The new Porsche 911 Targa is the best looking Targa model Porsche has ever made. Going back to the first 911s this one tops them all. And it sure looks better than the Porsche Cabriolet. But the retracting top mechanism is an Erector Set waiting to collapse. And the added weight is just-well, it’s un-Porsche. What in the hell is Porsche doing?
We’ll have to set this up a bit. The Cabriolet has always been a better-looking open-top Porsche than the Targa. The Targa always looked awkward, sort of forced. Neither a coupe nor convertible, the lines of that big silver band didn’t go with any other styling feature. It was just something that looked like it came from another car bonked onto a Porsche convertible. The rear window looked excessively large, sort of like the rear window of a 1964 Barracuda.
Whether the Cabriolet top was open or closed it looked like a hunchback
But back in the day, it was the only open 911 you could get. In later years as the 911 got large and bloated, the decklid and area between the top and decklid got taller. Whether the Cabriolet top was open or closed the back of the 911 looked like a hunchback. The top needed to start a little lower on the body. It just looked fat and heavy. And the Speedster variants? We won’t even go there.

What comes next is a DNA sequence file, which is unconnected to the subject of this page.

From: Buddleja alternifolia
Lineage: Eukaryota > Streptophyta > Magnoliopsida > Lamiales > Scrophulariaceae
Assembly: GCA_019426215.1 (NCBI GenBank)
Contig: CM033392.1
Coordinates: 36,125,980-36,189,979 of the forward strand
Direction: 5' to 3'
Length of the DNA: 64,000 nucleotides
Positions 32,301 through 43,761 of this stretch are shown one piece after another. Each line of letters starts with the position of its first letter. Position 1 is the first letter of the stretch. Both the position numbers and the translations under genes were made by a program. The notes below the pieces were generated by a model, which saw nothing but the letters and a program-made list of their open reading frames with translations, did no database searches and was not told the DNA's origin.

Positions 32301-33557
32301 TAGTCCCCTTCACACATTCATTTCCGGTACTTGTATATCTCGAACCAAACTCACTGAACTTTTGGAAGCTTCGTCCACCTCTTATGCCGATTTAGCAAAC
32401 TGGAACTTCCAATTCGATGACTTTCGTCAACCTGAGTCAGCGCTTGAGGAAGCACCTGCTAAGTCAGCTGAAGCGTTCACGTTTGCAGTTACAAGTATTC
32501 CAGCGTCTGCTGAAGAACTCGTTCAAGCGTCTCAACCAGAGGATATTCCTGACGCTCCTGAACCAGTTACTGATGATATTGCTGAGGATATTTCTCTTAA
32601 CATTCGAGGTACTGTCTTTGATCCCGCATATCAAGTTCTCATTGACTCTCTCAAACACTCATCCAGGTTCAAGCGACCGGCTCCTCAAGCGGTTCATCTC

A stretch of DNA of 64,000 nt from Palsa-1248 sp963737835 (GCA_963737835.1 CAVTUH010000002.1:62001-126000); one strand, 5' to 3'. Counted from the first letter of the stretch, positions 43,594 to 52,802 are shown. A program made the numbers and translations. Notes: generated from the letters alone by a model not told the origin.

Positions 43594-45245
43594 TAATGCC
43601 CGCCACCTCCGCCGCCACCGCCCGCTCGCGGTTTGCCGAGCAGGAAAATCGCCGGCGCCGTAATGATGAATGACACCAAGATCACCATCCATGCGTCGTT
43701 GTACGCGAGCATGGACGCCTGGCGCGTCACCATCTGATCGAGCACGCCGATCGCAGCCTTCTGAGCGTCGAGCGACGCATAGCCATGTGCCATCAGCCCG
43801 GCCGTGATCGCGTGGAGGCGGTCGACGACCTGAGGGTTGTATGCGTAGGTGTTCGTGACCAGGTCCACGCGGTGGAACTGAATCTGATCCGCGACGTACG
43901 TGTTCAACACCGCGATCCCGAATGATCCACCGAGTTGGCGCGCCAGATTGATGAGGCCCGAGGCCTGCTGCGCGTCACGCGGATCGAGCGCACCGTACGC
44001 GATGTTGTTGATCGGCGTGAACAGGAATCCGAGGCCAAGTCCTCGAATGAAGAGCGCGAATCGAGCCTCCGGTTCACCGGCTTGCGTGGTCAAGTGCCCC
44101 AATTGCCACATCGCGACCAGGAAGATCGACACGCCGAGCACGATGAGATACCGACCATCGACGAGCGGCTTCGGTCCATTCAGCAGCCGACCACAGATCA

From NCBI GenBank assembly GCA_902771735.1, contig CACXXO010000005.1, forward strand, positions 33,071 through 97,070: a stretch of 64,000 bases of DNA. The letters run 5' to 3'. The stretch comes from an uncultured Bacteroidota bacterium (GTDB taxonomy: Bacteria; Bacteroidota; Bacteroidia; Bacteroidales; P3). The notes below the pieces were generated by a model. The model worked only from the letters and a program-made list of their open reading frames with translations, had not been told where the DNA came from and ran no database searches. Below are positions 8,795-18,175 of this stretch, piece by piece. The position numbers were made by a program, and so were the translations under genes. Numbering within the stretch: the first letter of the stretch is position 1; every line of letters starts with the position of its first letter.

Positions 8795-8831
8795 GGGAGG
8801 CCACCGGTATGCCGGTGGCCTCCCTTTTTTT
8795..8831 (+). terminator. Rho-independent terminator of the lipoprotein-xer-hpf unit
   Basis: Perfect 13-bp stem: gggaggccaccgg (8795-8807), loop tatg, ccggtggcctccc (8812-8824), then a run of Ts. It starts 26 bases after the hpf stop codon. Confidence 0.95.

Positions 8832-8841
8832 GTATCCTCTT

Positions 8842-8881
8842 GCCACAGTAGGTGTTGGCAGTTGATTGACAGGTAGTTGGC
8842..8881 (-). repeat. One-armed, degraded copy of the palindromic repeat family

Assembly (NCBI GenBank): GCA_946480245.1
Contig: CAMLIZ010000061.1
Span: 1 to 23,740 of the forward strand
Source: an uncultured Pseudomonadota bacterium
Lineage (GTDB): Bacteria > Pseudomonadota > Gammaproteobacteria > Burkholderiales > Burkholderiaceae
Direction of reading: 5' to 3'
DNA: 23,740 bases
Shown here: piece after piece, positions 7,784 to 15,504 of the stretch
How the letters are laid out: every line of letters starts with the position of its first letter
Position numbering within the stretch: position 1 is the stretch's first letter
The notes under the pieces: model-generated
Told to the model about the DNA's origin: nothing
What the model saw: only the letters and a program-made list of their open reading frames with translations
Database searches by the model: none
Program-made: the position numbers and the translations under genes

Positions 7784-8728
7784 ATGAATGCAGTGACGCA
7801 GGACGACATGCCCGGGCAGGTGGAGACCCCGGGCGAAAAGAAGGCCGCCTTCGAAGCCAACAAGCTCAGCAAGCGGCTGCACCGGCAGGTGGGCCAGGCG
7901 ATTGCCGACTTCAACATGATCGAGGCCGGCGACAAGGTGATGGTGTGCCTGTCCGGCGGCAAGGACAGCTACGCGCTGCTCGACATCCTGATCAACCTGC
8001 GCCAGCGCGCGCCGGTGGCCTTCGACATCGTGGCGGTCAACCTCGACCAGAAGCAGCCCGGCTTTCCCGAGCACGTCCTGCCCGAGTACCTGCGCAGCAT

So now we have a variation of the previous 911. The Cabriolet still has that hunchback problem. But all of the sudden the Targa band and shape of the rear window have come into their own. Without so much rear slant to the band and how well the wrapping rear window ties into the deck pulls the whole look together. This Targa looks great. The Cabriolet? Not so much.
Porsche has made the need for a retractable Targa top complex and heavy
But rather than keeping things simple and sweet, Porsche has made the need to have a retractable Targa top complex and heavy. Why must you do this Porsche? Why is it necessary to make the top retractable in the first place? Can’t it just have a simple, lightweight top with a clever latching system that allows one person to easily remove it and stow it away in the frunk?
The mechanism for the Cabriolet is lighter and less complex. Why must Porsche products get a little bit heavier, a little bit more bloated, and a lot more complex? Would Ferdinand be happy? No. Would Ferry have allowed this during his tenure? No. But here we are.
It’s hard for Porsche enthusiasts to see 911s become big, blobby, complex machines
There’s no going back now. As difficult as it is for Porsche enthusiasts to see the 911s become big, blobby, complex machines, it can only go forward. But forward to Porsche might not be forward for enthusiasts.
What would we like to see? A scaled-down 911 that is simpler, lighter, that gives instant response when you squeeze the trigger. We’d like a rear-engine car that at least feels like a 50/50 weight distribution machine. Crisp, simple, sweet. The complex, oversaturated Porsche is not really a Porsche. It’s becoming a sporty Cadillac.